From the advent of instant messaging apps, a few taps are enough on the screen of our phones to get in touch with family, friends and acquaintances. While they have facilitated many things these platforms have their own security issues, although potential attack vectors are not always in sight, as mentioned by network penetration testing experts.
One of the most popular attack vectors for researchers recently is Mobile Contact Discovery (MCD), the messaging app feature that allows you to find other users a list of contacts without needing more information in addition to their phone number.
The most popular messaging apps, including WhatsApp, feature MCD, constantly accessing users’ contact list to find other users registered on the same platform. On the other hand, services with a greater focus on privacy, such as Signal, depend on a brief hashing of the user’s phone number, although network penetration testing experts point out that this is not a much more secure method than other services.
The most recent research on this feature, conducted by the University of Würzburg, shows that MCD services can pose a serious security threat to users of messaging apps.
The main risk in implementing MCD is the potential leak of a user’s contacts due to security incidents; as such an incident would present the ideal opportunity for threat actors to deploy phishing attacks or identity fraud for all kinds of malicious purposes. Another risk comes from the actions of governments around the world, which could begin to put pressure on messaging platforms to deliver information from a user under investigation or suspected of a crime.
FINDING A USER THROUGH METADATA
Metadata is also not safe from the activity of malicious hackers, the worst thing is that millions of users are not even consenting to the existence of these particles of information; Profile picture, statuses, last connection and username are some of the data that can be very useful to criminals, even if they don’t seem like important information.
It is incredibly easy for a malicious user to collect metadata from messaging apps to find a person’s social media profiles, which can be useful for profiling users for criminal purposes.
Another risk that users might be exposed to is enumeration attacks, impossible to prevent on these platforms given the limited requirements to register for these services.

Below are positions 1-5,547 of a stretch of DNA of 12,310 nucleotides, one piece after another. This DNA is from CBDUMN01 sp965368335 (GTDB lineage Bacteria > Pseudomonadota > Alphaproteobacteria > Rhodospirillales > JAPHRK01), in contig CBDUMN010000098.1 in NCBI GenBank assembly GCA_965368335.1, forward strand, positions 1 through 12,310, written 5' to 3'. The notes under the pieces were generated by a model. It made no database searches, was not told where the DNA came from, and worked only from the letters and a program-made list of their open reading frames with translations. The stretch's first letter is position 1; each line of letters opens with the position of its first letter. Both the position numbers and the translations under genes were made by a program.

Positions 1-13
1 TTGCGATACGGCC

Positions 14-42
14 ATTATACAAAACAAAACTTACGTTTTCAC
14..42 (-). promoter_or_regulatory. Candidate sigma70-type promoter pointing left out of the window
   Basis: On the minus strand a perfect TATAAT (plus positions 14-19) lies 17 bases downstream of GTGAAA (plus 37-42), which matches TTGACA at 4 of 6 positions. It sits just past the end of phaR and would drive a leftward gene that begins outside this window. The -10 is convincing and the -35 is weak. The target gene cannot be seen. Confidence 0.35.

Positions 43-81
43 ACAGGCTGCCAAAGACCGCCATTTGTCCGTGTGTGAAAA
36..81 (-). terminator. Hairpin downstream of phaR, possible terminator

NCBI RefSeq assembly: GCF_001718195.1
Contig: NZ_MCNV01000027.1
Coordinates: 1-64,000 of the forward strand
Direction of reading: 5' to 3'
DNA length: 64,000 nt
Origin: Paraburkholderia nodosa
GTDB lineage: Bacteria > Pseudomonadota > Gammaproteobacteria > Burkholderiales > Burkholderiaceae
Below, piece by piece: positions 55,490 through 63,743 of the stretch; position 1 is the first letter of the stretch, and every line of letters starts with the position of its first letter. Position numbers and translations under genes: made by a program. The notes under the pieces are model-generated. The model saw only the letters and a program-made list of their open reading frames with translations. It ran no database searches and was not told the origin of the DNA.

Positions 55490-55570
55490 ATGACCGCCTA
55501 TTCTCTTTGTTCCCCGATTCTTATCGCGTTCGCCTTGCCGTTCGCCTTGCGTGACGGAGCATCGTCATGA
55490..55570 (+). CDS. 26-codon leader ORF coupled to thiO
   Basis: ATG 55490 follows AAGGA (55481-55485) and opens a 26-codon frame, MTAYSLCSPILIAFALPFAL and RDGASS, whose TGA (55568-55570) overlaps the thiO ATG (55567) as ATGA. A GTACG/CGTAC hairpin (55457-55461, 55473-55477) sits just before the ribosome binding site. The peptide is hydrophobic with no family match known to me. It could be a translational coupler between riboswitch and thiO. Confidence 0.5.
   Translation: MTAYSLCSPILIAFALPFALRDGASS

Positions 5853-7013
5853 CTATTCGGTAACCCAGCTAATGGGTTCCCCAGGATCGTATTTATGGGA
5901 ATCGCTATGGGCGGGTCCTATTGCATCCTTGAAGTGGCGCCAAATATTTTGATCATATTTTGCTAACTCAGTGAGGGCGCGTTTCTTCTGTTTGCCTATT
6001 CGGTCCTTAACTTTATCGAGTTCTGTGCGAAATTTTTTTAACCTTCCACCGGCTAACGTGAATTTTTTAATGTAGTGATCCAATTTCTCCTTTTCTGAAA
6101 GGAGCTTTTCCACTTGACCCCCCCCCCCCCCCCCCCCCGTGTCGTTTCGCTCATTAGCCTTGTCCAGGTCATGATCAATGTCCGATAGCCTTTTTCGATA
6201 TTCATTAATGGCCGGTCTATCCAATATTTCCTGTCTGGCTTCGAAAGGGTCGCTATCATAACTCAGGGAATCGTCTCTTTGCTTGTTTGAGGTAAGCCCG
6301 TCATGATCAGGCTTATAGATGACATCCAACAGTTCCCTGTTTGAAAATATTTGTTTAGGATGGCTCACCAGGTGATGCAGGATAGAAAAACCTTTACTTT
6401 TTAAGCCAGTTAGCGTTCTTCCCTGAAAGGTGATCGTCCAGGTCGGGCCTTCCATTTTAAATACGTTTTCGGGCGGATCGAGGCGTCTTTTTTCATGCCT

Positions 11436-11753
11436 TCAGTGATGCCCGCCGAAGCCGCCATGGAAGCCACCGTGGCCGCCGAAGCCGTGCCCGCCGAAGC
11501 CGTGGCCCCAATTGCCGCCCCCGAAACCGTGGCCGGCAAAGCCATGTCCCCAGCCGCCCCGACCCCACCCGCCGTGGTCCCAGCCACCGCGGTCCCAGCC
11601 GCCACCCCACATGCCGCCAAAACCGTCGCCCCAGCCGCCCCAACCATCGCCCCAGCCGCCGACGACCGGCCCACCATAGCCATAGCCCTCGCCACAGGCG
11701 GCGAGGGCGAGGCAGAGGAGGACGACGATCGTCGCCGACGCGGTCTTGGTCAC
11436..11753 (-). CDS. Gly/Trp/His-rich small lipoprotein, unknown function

CASE STUDIES: WHATSAPP, TELEGRAM AND SIGNAL
Network penetration testing experts analyzed these messaging apps by discovering that in all three cases it is completely possible to carry out attacks such as those described in previous paragraphs at an unusual scale. Another interesting finding has to do with user practices, who rarely change the default privacy settings in the service of their choice, exposing themselves to much greater security risks than those related only to the use of MCD.
Finally, hash-based contact discovery protocols (such as the one used in Signal) can be easily breached by comparing three methods for hashing phone numbers, becoming a very unsafe mechanism.
This research has shown that it is possible to compromise the security of billions of users who rely on these platforms to manage their day-to-day communications; the researchers’ findings were shared with WhatsApp, Signal and Telegram in order for companies to find the mechanisms needed to implement improvements in MCD usage.
In addition to analyzing security risks in MCD, researchers propose some measures to mitigate the risks involved in this practice, with a focus on using highly secure encryption protocols that can prevent any information leakage.
Using encryption protocols for the intersection of private sets is probably the most prominent approach to improving security in future MCD deployment. These protocols would allow users and providers to find contacts without exposing unavailable information outside of the simple phone number, although their actual effectiveness remains to be seen.
He is a well-known expert in mobile security and malware analysis. He studied Computer Science at NYU and started working as a cyber security analyst in 2003. He is actively working as an anti-malware expert. He also worked for security companies like Kaspersky Lab. His everyday job includes researching about new malware and cyber security incidents. Also he has deep level of knowledge in mobile security and mobile vulnerabilities.